Gum disease (also known as Periodontal disease) is an inflammation of the gum line that can progress to affect the bone that surrounds and supports your teeth. The three stages of gum disease — from least to most severe — are gingivitis, periodontitis and advanced periodontitis. You may not know whether or not you have gum disease because it is often can be painless. It is important to be aware of any of the following symptoms:

  • Swollen, red, tender or bleeding gums
  • Receding (teeth moving away from) gums
  • Loose teeth
  • Bad breath and/or bad taste in mouth

Did you know that 85% of US adults have gum disease? The condition affects mainly adults in their 30s and 40s and is usually caused by:

  • Chronic illnesses (i.e. diabetes)
  • Smoking
  • Genetic inheritance
  • Poor oral hygiene

There are a variety of treatment options, all with a common goal: killing the germs, removing the infection and closing up the pockets.

The first recommendation for treatment for the early stages of periodontal disease is usually deep cleaning of all your teeth. The dentist divides the mouth into four quadrants and treats each one in turn. Scaling and root planing is a non-surgical procedure in which the periodontist removes plaque and tartar from below the gum line. Root surfaces are cleaned and smoothed with specially designed instruments. It is important to remove the plaque and tartar from the pockets, because aside from the bacterial toxins that irritate the gums, plaque and the rough surfaces of tartar make it easier for bacteria to gain a foothold. However, it cannot regrow any lost bone or collagen or close the pocket that has formed there. Bacteria can still collect in the spaces between the tooth and gum, allowing germs to multiply and attack the collagen and bone again.

If your early stage gum infection treatment does not work entirely or the disease is moderate or severe, which means many more germs are present than the early stages, your dentist may recommend gum surgery. There are two kinds of gum surgery: traditional surgery and laser surgery.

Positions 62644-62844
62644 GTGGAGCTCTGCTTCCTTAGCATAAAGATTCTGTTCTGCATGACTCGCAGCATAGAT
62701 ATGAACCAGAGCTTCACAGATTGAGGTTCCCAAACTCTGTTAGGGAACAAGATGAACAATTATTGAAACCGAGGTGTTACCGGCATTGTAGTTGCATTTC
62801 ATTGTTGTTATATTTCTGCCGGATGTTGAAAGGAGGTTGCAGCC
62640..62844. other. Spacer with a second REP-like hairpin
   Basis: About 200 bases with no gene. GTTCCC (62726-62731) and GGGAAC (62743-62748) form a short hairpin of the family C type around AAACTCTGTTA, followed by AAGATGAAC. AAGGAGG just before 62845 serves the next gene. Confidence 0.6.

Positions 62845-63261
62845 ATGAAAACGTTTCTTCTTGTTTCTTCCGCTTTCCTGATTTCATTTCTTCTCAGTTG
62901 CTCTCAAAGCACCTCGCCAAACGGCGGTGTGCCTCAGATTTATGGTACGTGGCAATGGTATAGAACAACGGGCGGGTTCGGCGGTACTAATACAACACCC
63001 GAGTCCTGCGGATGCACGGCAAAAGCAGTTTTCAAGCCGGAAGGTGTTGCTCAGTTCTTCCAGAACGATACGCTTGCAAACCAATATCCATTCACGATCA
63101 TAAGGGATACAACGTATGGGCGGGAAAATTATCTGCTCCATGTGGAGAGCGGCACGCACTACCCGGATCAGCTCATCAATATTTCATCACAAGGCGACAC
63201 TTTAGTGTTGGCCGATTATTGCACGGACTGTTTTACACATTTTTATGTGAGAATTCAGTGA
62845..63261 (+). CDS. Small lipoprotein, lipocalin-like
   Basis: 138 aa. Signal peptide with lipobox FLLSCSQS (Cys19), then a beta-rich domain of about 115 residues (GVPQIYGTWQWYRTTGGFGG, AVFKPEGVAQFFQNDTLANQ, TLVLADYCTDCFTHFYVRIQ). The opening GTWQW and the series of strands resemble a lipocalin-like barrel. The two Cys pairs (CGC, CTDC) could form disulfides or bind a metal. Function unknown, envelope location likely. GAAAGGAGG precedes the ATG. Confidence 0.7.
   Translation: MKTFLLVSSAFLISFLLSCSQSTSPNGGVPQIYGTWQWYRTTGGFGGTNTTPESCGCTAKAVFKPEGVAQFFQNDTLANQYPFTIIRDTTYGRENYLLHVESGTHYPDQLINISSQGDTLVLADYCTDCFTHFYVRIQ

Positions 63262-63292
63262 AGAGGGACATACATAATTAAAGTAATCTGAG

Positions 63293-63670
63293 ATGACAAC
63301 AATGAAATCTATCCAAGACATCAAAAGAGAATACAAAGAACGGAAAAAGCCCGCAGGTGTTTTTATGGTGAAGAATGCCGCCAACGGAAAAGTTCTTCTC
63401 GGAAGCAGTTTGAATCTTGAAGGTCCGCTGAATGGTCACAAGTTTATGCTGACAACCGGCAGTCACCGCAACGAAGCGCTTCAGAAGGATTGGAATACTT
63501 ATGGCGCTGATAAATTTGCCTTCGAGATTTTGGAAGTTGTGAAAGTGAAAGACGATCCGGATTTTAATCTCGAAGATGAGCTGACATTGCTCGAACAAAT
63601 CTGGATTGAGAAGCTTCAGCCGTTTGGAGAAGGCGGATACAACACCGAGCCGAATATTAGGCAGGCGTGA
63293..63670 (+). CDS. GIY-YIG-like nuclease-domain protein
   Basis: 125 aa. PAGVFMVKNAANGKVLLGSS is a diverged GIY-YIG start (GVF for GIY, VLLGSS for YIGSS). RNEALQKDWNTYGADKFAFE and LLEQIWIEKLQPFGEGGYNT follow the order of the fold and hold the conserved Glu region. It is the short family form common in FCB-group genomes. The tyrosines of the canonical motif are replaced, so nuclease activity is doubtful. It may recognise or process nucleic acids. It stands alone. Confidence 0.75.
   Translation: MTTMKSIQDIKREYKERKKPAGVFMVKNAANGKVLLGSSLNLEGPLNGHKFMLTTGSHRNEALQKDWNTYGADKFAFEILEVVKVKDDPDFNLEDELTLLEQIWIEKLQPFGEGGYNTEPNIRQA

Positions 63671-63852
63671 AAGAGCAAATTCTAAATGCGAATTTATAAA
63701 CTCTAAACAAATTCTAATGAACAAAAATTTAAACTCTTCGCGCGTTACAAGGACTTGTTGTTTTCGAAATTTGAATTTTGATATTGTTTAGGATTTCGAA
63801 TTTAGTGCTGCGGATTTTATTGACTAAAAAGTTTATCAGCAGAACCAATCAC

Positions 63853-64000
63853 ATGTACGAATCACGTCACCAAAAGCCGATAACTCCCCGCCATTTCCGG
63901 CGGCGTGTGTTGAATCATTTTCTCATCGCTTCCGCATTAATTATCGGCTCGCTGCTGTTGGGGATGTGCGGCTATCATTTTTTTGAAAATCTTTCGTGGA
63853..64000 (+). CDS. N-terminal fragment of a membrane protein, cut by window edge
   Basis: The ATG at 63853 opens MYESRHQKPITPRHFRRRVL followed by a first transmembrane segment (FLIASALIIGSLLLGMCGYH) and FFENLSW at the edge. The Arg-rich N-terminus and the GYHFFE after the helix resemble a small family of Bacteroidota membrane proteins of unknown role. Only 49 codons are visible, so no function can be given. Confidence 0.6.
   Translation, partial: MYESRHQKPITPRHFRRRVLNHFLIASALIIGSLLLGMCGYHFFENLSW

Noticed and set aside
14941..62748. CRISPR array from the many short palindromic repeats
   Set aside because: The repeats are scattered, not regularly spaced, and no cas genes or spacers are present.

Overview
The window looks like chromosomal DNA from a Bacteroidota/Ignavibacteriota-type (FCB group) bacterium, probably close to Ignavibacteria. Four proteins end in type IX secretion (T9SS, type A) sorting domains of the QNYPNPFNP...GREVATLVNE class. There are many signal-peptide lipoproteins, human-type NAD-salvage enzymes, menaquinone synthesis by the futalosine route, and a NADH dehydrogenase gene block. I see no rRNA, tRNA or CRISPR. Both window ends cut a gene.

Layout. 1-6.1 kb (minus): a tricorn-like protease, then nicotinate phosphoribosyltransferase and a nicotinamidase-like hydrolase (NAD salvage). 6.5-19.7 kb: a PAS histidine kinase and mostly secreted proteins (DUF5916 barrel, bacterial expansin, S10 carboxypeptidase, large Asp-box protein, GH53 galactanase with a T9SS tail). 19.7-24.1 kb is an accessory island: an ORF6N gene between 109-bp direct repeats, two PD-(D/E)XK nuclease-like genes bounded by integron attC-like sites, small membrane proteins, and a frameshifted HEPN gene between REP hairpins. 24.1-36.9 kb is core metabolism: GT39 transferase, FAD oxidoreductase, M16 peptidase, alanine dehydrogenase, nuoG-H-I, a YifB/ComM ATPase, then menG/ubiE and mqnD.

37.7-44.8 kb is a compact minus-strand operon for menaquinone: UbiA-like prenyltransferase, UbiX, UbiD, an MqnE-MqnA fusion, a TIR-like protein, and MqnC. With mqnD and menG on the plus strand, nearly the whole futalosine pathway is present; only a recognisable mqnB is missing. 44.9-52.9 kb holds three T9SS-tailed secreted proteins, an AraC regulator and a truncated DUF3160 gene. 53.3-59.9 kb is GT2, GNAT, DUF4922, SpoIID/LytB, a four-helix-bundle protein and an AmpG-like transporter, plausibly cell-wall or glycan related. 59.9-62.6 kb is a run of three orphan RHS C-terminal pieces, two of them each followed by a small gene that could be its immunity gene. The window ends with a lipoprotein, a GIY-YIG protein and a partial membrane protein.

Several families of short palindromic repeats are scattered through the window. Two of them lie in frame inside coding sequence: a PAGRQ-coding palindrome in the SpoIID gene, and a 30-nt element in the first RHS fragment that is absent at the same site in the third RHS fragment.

Traditional periodontal surgery consists of the use of a scalpel to cut and push back the gums to access the tooth root, root cleaning, bone shaping, and then stitching the gums back together at a lower level. The gums may be cut down to reduce the height of the pocket. However, this traditional scalpel and suture surgery carries risks. These risks include the possible removal of so-called “hopeless” teeth, post-operative pain, infections, and the exposure of the tooth root surfaces, which can lead to extreme sensitivity. This conventional surgery also provides a higher risk for cavities on the roots of teeth now exposed as a result of the treatment.

Laser gum treatment is a noninvasive and painless procedure that can treat a wide range of gum conditions with advanced laser technology. This is a safe and affordable treatment that can be used to treat gum disease, repair deep gum pockets, address sore gums and tooth damage, and even improve a gummy smile. During laser gum treatment, no damage or changes are made to healthy teeth and gums. The laser is aimed directly at the targeted area without cutting any gum tissue and seals the area as it treats. There is no need for stitches and minimal risk of infection or bleeding with this conservative yet effective treatment. Most patients report less overall swelling and discomfort.

Consult with your dentist to determine which surgery is the best for you.